About the Program
BikePGH’s Women and Non-Binary Program is inclusive of cis women, intersex people, non-binary, genderqueer, trans, agender and gender variant folks, as well as those whose gender identity falls outside of the dominant conceptions of gender. The program encourages conversation and provides spaces to come together over biking, advocacy and related topics while increasing representation of people who have historically marginalized gender identities.
We aim to create a safer space where people can speak and move freely, expressing themselves authentically without added fear of microaggressions and discrimination due to gender and expression. By opening the discussion about our lived experiences and challenges, we can assess how to better provide support and resources to ride bikes and increase mobility in Pittsburgh.
The programming includes an annual forum, monthly group rides, coffee meetups, and assorted workshops and classes. The program was founded in 2012 with the making of a zine, and the first forum in 2013. It has since grown to provide year-round offerings.
For your convenience, we’ve compiled some frequently asked questions about the WMNBikePGH program:
- Why does a program specifically for Women and Non-Binary people need to exist?It is important to create space for groups of people who are not able to access mainstream and dominant cultural experiences due to a marginalized identity. Women and Non-Binary people are historically underrepresented in the bicycle industry, racing, advocacy and more. Biking was a central part of the women’s liberation movement, and today continues to be an inspiring force in providing agency, access, exercise, right to self-determination of space and time.
- How can I respect people and their gender identities?
- Ask for people’s pronouns and never assume pronouns or identity based on how you perceive them.
- Respect everyone’s names, gender pronouns, expressed identities and experiences.
- Speak from an “I” standpoint, speak for yourself and share your own story.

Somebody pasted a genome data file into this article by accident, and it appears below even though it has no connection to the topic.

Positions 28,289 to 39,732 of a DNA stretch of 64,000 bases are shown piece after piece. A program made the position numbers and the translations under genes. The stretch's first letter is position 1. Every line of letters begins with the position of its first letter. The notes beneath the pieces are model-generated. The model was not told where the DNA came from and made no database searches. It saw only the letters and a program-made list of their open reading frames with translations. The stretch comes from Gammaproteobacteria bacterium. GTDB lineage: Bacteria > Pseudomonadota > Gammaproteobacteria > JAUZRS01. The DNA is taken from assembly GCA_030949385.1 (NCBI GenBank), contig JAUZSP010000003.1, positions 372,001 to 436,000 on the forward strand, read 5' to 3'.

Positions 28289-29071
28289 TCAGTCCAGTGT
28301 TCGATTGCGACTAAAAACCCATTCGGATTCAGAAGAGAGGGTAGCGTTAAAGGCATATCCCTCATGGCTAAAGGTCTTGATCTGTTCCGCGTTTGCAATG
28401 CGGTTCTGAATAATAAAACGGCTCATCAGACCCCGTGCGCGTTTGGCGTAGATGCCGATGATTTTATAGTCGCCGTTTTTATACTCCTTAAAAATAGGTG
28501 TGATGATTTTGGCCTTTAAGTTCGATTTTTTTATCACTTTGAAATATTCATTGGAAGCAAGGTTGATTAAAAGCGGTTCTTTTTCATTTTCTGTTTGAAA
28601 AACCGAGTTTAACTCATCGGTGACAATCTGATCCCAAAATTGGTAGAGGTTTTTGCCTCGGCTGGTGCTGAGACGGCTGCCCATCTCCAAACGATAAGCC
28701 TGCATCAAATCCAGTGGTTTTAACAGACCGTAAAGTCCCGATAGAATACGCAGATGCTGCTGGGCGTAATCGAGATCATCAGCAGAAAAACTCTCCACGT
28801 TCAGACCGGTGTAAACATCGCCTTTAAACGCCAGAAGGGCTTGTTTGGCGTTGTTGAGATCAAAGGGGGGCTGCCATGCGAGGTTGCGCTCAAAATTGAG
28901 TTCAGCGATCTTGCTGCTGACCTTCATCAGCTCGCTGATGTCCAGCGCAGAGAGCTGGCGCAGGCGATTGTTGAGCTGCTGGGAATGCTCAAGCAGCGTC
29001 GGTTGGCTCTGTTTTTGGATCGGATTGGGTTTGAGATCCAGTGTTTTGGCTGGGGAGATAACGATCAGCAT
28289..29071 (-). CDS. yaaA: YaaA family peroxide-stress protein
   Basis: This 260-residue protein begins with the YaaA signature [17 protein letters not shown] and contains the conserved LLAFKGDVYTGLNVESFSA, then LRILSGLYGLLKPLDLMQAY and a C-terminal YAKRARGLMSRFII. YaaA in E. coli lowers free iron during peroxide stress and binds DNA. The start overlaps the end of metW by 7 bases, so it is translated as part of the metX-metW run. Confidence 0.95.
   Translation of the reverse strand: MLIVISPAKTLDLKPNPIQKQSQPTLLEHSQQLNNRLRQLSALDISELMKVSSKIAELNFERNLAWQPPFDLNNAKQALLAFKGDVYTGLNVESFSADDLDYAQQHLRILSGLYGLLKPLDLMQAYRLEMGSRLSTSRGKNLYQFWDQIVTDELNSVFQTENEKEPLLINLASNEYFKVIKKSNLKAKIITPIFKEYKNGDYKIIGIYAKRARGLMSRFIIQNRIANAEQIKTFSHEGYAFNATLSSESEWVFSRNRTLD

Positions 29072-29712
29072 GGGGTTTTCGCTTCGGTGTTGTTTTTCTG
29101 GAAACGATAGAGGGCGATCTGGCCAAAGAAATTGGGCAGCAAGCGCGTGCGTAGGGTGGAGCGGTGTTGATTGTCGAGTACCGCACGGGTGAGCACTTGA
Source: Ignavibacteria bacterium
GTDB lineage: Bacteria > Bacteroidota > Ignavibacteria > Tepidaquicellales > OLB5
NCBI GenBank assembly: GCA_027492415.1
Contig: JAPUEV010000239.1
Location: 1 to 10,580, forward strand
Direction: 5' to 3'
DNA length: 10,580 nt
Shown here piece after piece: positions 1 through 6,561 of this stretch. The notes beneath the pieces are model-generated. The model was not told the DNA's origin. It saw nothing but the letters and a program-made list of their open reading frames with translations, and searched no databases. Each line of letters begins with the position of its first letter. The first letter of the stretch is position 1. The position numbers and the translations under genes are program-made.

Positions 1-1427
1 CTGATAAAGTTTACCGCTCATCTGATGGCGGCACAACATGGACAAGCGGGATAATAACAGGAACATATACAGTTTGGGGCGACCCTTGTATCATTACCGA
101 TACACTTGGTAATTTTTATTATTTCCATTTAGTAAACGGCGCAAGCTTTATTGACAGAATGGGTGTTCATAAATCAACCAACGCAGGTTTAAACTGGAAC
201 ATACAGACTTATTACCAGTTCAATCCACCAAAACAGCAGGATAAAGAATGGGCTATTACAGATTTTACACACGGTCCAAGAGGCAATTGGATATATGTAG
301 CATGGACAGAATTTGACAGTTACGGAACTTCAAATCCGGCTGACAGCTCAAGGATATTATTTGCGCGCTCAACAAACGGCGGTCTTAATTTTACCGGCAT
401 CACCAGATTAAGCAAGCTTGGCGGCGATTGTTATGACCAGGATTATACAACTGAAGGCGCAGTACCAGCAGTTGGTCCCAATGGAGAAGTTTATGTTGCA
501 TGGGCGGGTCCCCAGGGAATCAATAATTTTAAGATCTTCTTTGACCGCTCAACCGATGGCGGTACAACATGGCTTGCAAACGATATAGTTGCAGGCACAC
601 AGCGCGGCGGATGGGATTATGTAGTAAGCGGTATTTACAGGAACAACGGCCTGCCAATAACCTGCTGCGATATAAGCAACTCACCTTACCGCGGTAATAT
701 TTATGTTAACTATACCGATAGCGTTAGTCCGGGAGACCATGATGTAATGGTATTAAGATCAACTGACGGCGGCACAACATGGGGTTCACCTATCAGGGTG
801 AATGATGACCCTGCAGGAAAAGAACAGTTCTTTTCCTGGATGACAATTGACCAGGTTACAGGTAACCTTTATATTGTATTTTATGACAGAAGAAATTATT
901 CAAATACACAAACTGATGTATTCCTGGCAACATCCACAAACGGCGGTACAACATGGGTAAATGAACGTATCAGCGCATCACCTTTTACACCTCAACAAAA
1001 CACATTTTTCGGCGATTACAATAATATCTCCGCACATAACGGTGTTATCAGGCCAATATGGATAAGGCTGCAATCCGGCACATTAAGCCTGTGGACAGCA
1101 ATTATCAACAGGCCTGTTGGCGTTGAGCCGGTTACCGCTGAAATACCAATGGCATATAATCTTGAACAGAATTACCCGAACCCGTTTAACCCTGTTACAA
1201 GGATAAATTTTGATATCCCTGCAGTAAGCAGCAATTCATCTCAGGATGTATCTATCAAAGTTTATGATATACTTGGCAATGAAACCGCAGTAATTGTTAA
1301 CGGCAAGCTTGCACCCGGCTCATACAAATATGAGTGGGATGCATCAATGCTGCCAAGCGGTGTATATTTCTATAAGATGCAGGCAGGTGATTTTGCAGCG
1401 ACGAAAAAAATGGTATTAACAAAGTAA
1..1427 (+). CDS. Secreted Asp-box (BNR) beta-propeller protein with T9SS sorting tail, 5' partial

- Do not ask intrusive questions or revolve conversations around peoples’ identity.
- Avoid using language that assumes gender identities, like “ladies and gentlemen.” Sweeping generalizations are never a good idea.
- Challenge gender oppression/discrimination when it occurs. Advocacy is a hugely important part of gender equity, and gender equity is intrinsically linked to the realization of human rights and liberation for all oppressed people.
- Practice active listening to the person you are talking to, rather than focusing on your response, or forcibly relating back and inserting your own experience.
- How can cis-men support this program? Are cis-men allowed at the WMNBikePGH events?
- Cis-men and all people can support by continuing their learning about gender expression, inequity and gender marginalization and by being mindful of their use of language, physical gestures and expression, being aware of the space they take up, asking questions and never assuming people’s identities.
- Many aspects of mainstream bike culture can be unwelcoming for those who do not benefit from cis-male privilege. WMNBikePGH events are purposefully free from cis-men in order to create safe, inviting spaces with less fear of gender oppression and to amplify marginalized voices in the cycling community. WMNBikePGH strives to make safer spaces by respecting people and their preferred names and pronouns, not making assumptions about gender, and cultivating an atmosphere of respect and inclusion.
- Rather than focusing on feelings of exclusion, we hope cis-men work to develop compassion, understanding and at the very least respect for those who are simply seeking a safe space to bike and meet new people.
- How have women and non-binary people been historically underrepresented in bicycling?
- Women and non-binary people are underrepresented in bicycle industry leadership positions, including the boards of national industry and advocacy organizations. They also remain underrepresented within the majority of transport planning and engineering teams who design the cycling infrastructure for our streets.
- Women and non binary people are often subject to double standards around bike racing and competition, or don’t have a place created for them at all.
- How have safe spaces for women and non-binary people been successful in other capacities?Creating safer spaces for people with marginalized gender and/or sexuality is common across the US. Here are some of our sibling programs:
- Are there other local Women & Non-Binary specific bicycling groups?